Engaging with Multilingualism in Global Cities: Arguing for ‘language hierarchy free’ policy and practice in education
Dr Dina Mehmedbegovic-Smith
UCL Institute of Education Hosted by The Faculty of Human Sciences Multilingualism Research CentreAugust 26 (3 - 4pm) 12SW 218 Abstract Educators working in diverse contexts and looking to promote language learning, as well as maintaining home languages, often encounter resistance and negativity directed towards a wide range of languages resulting in language loss at the individual level and language death at a societal level. On the other hand, a small number of languages are regarded as high status languages, in demand to study and speak. This paper has two aims: firstly, to identify processes which result in different attitudes to languages, which will be termed: language hierarchies and, secondly, to suggest an innovative way of creating conditions for development of ‘hierarchy-free education policy and practice’. In order to exemplify these processes the author’s previous research conducted in London and Cardiff is used. Hierarchy-free policy and practice is promoted as a necessary condition for sustainability of endangered languages. The second part of this paper introduces the concept of: ‘Healthy Linguistic Diet’ (Mehmedbegović 2011) and makes a proposal based on this concept for a new, cognitive-based approach to policy and practice in education which would help eradicate language hierarchies. This section presents latest research evidence from cognitive neuroscience, which supports the argument that all stakeholders in education and wider society would benefit from a shift in attitudes and approach to bilingualism and learning other languages. The benefits at the individual and societal level are so significant that acting on this evidence is not only an educational, but also a health and moral imperative too. In the conclusion, the author gives recommendations in terms of how this new strategy could be developed and implemented. About Dr Dina Mehmedbegovic-Smith Dina is a lecturer on a range of UCL Institute of Education (IOE), London, courses at PGCE, MA and doctoral level. She was on the core IOE team developing the National English as an Additional Language (EAL) Workforce Strategy; a key staff member in the development of the new programmes addressing the needs of bilingual children: MA in Bilingual Learners in Urban Settings and PGCE EAL Pathway. Her previous roles also include: Deputy Director of the London Education Research Unit (2009-11) and the editor of the IOE publication the London Digest, with the brief of generating and sharing knowledge on key education issues in London and global cities. Her research focuses on attitudes to bilingualism/multilingualism, minority languages and positioning of languages in relation to domination, political power and language disappearance. She is currently developing interdisciplinary work with colleagues from neuroscience aimed at providing a broader evidence base for advocating cognitive benefits of bilingualism in education and life-long learning. Her concept Healthy Linguistic Diet is an innovative approach to language learning and has been endorsed by the EU Commission in their report: Rethinking Language Education, as a part of the EU Language policy review.https://ec.europa.eu/education/sites/education/files/rethinking-language-report_en.pdf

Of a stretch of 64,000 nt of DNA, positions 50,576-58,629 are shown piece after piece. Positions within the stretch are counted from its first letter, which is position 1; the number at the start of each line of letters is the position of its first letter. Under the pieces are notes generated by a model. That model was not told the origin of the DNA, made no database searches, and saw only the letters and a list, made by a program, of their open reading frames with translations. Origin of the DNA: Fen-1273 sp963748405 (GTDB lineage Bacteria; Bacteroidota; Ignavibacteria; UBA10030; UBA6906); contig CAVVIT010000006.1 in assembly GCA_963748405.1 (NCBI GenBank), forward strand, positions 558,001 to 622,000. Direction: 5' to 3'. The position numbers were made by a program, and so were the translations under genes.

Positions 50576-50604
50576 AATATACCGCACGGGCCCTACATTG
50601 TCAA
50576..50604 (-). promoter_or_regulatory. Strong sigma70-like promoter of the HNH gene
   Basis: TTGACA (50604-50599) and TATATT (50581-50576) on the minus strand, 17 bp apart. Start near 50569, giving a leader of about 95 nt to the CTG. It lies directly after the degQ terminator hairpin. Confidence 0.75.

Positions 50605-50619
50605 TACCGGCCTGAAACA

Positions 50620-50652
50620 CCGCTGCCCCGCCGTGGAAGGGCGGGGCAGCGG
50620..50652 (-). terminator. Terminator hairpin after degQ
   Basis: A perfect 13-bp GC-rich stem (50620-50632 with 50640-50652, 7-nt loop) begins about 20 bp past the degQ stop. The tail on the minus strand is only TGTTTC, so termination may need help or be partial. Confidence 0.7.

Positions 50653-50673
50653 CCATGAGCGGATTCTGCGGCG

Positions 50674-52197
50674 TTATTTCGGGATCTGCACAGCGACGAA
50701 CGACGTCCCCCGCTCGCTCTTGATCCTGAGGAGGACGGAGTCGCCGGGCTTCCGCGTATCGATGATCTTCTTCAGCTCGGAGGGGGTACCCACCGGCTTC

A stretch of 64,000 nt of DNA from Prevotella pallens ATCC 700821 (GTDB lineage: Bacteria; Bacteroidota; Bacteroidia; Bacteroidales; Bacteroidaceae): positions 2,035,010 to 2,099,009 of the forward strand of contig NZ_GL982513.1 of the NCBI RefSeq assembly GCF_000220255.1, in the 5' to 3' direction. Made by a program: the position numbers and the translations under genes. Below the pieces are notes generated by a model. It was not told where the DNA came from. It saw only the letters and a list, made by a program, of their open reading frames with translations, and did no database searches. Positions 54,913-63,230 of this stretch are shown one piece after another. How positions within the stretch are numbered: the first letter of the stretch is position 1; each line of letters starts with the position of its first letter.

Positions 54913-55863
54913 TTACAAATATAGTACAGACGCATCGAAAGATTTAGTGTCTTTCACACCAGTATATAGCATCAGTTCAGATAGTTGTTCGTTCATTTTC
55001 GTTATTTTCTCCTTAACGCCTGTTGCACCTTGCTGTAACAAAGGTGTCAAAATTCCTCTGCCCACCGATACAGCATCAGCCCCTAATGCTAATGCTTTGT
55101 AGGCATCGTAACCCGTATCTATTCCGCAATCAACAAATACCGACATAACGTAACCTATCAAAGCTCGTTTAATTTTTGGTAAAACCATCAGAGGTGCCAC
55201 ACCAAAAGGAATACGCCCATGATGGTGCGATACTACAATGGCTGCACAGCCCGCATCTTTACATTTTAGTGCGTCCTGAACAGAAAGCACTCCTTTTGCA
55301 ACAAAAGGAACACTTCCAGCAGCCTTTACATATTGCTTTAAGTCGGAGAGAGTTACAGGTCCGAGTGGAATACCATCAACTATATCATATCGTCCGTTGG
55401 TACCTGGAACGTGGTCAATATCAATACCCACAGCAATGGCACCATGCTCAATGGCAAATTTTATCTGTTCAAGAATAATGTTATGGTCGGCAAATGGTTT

Dina’s work on using autobiographical multimedia classroom approaches to develop intercultural competencies has been published and recognised as good practice by the Department of Education, NALDIC (National Association for Language Development in the Curriculum) and the British Council.